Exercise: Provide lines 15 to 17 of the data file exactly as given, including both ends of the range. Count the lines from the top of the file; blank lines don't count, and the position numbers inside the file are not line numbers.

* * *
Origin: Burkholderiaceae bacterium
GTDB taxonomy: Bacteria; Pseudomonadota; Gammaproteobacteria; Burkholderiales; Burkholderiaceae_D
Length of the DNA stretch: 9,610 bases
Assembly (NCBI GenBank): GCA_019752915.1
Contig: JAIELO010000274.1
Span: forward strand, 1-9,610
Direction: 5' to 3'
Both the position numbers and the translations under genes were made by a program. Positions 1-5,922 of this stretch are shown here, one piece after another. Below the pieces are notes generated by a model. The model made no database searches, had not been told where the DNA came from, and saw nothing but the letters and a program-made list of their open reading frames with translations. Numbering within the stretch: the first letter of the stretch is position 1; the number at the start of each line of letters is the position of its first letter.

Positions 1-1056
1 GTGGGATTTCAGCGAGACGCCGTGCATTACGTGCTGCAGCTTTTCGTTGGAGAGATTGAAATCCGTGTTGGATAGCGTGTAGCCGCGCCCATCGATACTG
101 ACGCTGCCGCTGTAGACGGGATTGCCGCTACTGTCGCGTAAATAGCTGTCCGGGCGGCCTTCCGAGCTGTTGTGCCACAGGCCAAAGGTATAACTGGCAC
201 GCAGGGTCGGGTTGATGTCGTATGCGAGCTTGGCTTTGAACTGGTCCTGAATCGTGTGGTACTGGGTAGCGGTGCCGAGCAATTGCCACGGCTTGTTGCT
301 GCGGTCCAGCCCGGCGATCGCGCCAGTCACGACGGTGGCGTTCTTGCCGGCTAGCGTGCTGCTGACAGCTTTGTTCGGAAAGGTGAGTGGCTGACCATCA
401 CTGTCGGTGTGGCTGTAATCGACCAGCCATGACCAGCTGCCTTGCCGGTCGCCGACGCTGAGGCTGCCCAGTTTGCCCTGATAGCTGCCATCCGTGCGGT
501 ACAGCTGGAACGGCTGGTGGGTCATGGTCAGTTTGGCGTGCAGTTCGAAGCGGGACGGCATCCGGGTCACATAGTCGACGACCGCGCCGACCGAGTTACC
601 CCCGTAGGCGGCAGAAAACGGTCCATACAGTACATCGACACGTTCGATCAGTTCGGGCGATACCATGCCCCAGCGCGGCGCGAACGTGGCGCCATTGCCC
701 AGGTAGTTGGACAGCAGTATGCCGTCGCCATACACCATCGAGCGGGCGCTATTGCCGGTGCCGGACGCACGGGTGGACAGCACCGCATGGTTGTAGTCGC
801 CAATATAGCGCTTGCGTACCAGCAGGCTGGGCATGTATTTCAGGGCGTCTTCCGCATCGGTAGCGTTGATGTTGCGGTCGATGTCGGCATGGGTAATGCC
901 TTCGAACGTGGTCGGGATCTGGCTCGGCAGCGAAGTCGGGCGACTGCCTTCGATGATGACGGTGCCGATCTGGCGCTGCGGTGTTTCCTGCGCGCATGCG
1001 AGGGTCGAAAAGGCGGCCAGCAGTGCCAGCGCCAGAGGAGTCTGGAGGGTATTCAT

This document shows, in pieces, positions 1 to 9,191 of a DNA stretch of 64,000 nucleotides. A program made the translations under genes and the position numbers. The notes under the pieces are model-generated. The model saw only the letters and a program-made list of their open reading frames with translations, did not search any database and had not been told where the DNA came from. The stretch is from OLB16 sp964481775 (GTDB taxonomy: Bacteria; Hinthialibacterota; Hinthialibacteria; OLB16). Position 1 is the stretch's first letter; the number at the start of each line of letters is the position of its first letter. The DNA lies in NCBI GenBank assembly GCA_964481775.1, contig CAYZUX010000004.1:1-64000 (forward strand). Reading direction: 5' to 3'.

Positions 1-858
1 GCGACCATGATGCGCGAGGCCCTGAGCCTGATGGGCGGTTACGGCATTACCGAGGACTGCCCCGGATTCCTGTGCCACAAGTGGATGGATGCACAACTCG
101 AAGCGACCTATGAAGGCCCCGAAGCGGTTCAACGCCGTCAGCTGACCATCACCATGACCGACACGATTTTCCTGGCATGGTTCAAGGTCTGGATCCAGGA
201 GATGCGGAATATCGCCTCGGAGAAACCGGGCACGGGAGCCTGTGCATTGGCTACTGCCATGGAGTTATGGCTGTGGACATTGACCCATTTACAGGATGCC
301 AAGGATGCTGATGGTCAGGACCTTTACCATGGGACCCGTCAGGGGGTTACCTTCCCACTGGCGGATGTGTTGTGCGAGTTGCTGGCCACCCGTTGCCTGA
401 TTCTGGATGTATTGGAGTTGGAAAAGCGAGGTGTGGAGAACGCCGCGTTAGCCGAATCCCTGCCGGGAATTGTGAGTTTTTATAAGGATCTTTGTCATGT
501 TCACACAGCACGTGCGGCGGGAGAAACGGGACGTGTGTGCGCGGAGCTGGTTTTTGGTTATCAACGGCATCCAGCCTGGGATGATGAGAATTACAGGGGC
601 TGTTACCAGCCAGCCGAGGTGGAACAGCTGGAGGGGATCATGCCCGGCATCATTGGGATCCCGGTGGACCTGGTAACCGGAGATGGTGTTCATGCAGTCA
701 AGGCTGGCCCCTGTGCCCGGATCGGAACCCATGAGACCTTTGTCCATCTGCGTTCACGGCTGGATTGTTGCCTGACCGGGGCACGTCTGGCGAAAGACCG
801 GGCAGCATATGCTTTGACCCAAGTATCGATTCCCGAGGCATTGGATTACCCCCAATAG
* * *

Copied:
501 ACAGCTGGAACGGCTGGTGGGTCATGGTCAGTTTGGCGTGCAGTTCGAAGCGGGACGGCATCCGGGTCACATAGTCGACGACCGCGCCGACCGAGTTACC
601 CCCGTAGGCGGCAGAAAACGGTCCATACAGTACATCGACACGTTCGATCAGTTCGGGCGATACCATGCCCCAGCGCGGCGCGAACGTGGCGCCATTGCCC
701 AGGTAGTTGGACAGCAGTATGCCGTCGCCATACACCATCGAGCGGGCGCTATTGCCGGTGCCGGACGCACGGGTGGACAGCACCGCATGGTTGTAGTCGC